From: Mihai N. on

Hmm, I just dicovered that my trust-worthy masm 5.10
(and link 5.01) that I keep carying around does not
work on Win 7 64 bit.
I need to find a newer version.

It's ok, it's only 20 years old (1988).
It it would have been some Apple stuff I would
have had to change it every 2 years :-)

Mihai Nita [Microsoft MVP, Visual C++]
Replace _year_ with _ to get the real email

From: Giovanni Dicanio on
"Geoff" <geoff(a)invalid.invalid> ha scritto nel messaggio

> I dug around my bookshelves and finally came up with the MASM book I
> got with my original Windows SDK. (the big blue and white box)
> Title: Microsoft Macro Assembler 5.1 Programmer's Guide
> Copyright: 1987

So back in the days the Windows SDK was made not only by header files but
also by paper-based documentation and books?


From: Giovanni Dicanio on
"Joseph M. Newcomer" <newcomer(a)> ha scritto nel messaggio

> It is surprising how horribly bad the documentation is.
> MASM doesn't support Unicode, and I even have a slide that points this
> out; it has to be
> hello DB 'H', 00h, 'E', 00h, 'L', 00h, 'L', 00h, 'O', 00h, 00h, 00h
> I can see why companies are having problems finding people who can program
> in assembler.
> When you can't learn how something works, you won't use it.

Probably when MASM was developed Unicode did not exist?
(I've never used this MASM, I don't know. I just used Devpac Assembler for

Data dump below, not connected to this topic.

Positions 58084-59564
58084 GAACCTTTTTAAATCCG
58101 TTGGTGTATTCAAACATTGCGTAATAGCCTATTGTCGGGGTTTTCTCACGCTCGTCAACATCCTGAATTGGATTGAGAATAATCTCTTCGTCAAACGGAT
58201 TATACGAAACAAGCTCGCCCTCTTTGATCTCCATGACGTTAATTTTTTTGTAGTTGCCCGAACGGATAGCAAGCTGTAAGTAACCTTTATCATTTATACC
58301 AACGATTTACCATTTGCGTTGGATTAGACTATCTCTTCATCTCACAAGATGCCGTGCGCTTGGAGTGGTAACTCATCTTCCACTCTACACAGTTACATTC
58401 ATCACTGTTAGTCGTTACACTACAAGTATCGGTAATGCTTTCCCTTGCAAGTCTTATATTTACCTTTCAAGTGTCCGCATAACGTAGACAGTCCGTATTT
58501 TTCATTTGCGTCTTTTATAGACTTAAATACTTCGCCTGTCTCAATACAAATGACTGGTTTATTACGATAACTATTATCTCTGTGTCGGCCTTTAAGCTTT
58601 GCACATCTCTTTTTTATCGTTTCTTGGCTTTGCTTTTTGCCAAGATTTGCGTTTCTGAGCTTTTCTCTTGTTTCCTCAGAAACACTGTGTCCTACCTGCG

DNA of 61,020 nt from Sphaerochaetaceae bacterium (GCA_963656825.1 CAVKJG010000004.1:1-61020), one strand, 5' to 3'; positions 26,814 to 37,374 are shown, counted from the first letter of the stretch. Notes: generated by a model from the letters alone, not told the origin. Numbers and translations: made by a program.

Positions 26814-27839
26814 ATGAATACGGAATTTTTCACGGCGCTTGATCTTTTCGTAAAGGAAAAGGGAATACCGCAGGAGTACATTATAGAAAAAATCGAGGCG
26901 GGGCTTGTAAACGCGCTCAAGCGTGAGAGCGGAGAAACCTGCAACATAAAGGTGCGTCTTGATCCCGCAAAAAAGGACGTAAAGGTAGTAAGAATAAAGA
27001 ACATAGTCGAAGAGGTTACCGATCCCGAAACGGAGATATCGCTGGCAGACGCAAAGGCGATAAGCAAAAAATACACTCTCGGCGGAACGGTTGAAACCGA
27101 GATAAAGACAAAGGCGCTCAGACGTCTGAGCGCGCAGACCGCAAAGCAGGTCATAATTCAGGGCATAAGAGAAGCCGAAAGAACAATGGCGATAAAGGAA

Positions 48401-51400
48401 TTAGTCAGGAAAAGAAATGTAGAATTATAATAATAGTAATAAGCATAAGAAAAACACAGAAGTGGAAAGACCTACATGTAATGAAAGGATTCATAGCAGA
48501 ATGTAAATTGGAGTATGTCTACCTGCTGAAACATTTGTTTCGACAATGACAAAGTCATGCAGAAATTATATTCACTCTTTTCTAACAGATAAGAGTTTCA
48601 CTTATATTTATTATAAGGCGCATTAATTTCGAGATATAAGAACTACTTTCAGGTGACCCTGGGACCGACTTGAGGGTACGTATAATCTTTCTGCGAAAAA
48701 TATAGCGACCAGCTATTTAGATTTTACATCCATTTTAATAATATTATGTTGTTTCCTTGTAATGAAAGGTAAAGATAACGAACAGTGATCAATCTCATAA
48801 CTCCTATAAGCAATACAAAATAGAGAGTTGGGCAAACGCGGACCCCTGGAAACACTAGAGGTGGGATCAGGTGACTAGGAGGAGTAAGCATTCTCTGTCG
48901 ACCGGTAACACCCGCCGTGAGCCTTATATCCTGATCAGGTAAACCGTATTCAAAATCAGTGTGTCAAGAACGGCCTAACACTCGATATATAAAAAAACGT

Motorola MC68000 on Commodore Amiga).

> But now they're paying the price: people who need super-high-performance
> and want to use
> the fancy MMX/XMM/etc instructions can't figure out how to use them or
> write them;

I have no idea of the assembly of the new Intel CPUs, but I read somewhere
that writing *hand-coded* optimized assembly code is hard these days (it's
not like the age of 80286 or Motorola 68000), and optimizing C++ compilers
do a better job than humans in producing optimized assembly code.

>The number of us who used to earn our livings
> writing huge systems in assembly code (250K lines) is dwindling...

Wow... Writing 250K lines of assembly code must be a titanic work (leaving
apart debugging...!).

> I don't really believe in writing more that tiny subroutines in assembler,
> but what I seem
> to take for granted--how to write assembly code--is apparently becoming a
> lost art.

As is COM programming :)

> I thought writing a course in using MASM would be easy. It probably would
> be, if there
> were any documentation. Right now, I have to run experiments.

Have fun :)


From: David Lowndes on
>So back in the days the Windows SDK was made not only by header files but
>also by paper-based documentation and books?

Yep, a bookshelf full - something you could peruse in the reading room
and discover some useful API that you weren't aware of :)

From: BobF on

Mihai N. wrote:
>> name DWORD 30 DUP (1)
> ...
>> The syntax
>> of an identifier is apparently a Microsoft Corporate Secret.
> I would not expect to find this in the masm documents.
> Isn't this part of the Intel assembly language spec?
> All the options, and . directives (like .486, .code, .model flat),
> yes, that would be the assembler.
> Same for tricks like @@: to automatically generate label names.
> Anyway, you might have a point with the value of someone who
> knows assembly.
> With at bit of luck I might be able to land some well payed job
> later one, something like the Y2K boom for the Cobol guys :-D